Presentation Title

“Dissecting the mechanisms underlying attraction to catnip oil: Who doesn’t like catnip?”

Faculty Mentor

Gareth Harris

Start Date

23-11-2019 8:00 AM

End Date

23-11-2019 8:45 AM

Location

99

Session

poster 1

Type of Presentation

Poster

Subject Area

biological_agricultural_sciences

Abstract

Brianna Ramos and Gareth Harris (CSUCI)

“Dissecting the mechanisms underlying attraction to catnip oil: Who doesn’t like catnip?”

In vertebrates and invertebrates, an organism’s behavioral response can be significantly influenced by olfactory behavior. Animals across phyla constantly utilize chemosensory functions for survival. Organisms are also able to couple odor sensation with physiological responses and behavioral states to coordinate specific responses involved in bonding, social interaction, mating, and feeding. Mammals such as felines/cats respond to chemicals in the form of odors using olfaction and respond based on integration of these types of cues at multiple levels of the CNS to regulate behavioral output. One fascinating behavioral response to chemical stimuli is the response of cats to “catnip”. The plant terpenoid nepetalactone is the main chemical constituent of the essential oil of Nepeta cataria.

In this present study, the invertebrate nematode, Caenorhabditis elegans is used as a model system to provide an understanding of behavioral responses to catnip oil. Using a chemoattraction assay, we have found that, 1) wild type worms are attracted towards undiluted catnip oil, 2) multiple sensory neurons in the nose of the worm and contributing key molecules in these sensory neurons are essential for catnip attraction, and 3) we have identified neurotransmitter systems that coordinate these attractions to catnip stimuli. Overall, the data suggests there are distinct neurons and signaling molecules that coordinate this behavior and ultimately drive olfactory dependent catnip attraction. In order to continue identifying the molecular mechanisms and neural circuits that mediate this response, reverse genetics and behavioral analysis will continue to be used in hopes to forward our research towards identifying neurons and neurotransmitters that participate in a C. elegans sensorimotor system to regulate catnip attraction, we hope that our findings will provide further insight into the olfactory mechanism that coordinate mammalian behaviors associated with olfactory behavior.

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Nov 23rd, 8:00 AM Nov 23rd, 8:45 AM

“Dissecting the mechanisms underlying attraction to catnip oil: Who doesn’t like catnip?”

99

Brianna Ramos and Gareth Harris (CSUCI)

“Dissecting the mechanisms underlying attraction to catnip oil: Who doesn’t like catnip?”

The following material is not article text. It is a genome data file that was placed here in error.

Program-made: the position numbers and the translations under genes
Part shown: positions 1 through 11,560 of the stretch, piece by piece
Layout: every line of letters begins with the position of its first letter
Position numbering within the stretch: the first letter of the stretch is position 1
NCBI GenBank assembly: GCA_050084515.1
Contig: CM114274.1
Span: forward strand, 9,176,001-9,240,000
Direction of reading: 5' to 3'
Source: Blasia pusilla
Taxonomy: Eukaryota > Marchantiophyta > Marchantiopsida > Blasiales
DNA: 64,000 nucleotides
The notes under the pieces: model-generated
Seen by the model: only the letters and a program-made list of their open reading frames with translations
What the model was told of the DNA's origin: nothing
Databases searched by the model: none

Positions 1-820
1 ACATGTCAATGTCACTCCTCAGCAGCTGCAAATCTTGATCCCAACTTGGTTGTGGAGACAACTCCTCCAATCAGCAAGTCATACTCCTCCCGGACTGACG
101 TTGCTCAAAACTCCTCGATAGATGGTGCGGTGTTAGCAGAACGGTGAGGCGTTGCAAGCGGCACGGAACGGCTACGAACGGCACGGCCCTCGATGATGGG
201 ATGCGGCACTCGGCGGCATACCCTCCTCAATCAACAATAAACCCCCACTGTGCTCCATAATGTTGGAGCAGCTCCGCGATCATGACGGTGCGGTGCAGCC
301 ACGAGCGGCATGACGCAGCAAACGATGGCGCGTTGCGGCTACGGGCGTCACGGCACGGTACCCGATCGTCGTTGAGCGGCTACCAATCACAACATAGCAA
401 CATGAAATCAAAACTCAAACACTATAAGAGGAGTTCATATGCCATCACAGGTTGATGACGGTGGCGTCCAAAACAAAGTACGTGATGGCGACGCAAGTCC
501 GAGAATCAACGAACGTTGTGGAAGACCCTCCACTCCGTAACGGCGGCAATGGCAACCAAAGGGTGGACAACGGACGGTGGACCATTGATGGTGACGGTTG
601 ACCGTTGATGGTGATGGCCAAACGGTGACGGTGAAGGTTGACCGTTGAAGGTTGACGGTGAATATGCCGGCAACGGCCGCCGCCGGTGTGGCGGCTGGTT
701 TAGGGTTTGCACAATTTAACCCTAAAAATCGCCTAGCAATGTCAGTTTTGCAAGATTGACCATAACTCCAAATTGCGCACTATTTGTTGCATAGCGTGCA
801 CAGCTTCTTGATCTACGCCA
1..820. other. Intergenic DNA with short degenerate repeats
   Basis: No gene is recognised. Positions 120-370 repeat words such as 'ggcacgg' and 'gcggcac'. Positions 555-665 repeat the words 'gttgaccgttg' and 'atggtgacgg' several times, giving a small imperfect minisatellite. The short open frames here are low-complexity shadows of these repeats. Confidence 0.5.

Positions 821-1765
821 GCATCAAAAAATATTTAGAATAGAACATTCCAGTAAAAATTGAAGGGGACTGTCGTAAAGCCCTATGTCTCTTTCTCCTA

In vertebrates and invertebrates, an organism’s behavioral response can be significantly influenced by olfactory behavior. Animals across phyla constantly utilize chemosensory functions for survival. Organisms are also able to couple odor sensation with physiological responses and behavioral states to coordinate specific responses involved in bonding, social interaction, mating, and feeding. Mammals such as felines/cats respond to chemicals in the form of odors using olfaction and respond based on integration of these types of cues at multiple levels of the CNS to regulate behavioral output. One fascinating behavioral response to chemical stimuli is the response of cats to “catnip”. The plant terpenoid nepetalactone is the main chemical constituent of the essential oil of Nepeta cataria.

In this present study, the invertebrate nematode, Caenorhabditis elegans is used as a model system to provide an understanding of behavioral responses to catnip oil. Using a chemoattraction assay, we have found that, 1) wild type worms are attracted towards undiluted catnip oil, 2) multiple sensory neurons in the nose of the worm and contributing key molecules in these sensory neurons are essential for catnip attraction, and 3) we have identified neurotransmitter systems that coordinate these attractions to catnip stimuli. Overall, the data suggests there are distinct neurons and signaling molecules that coordinate this behavior and ultimately drive olfactory dependent catnip attraction. In order to continue identifying the molecular mechanisms and neural circuits that mediate this response, reverse genetics and behavioral analysis will continue to be used in hopes to forward our research towards identifying neurons and neurotransmitters that participate in a C. elegans sensorimotor system to regulate catnip attraction, we hope that our findings will provide further insight into the olfactory mechanism that coordinate mammalian behaviors associated with olfactory behavior.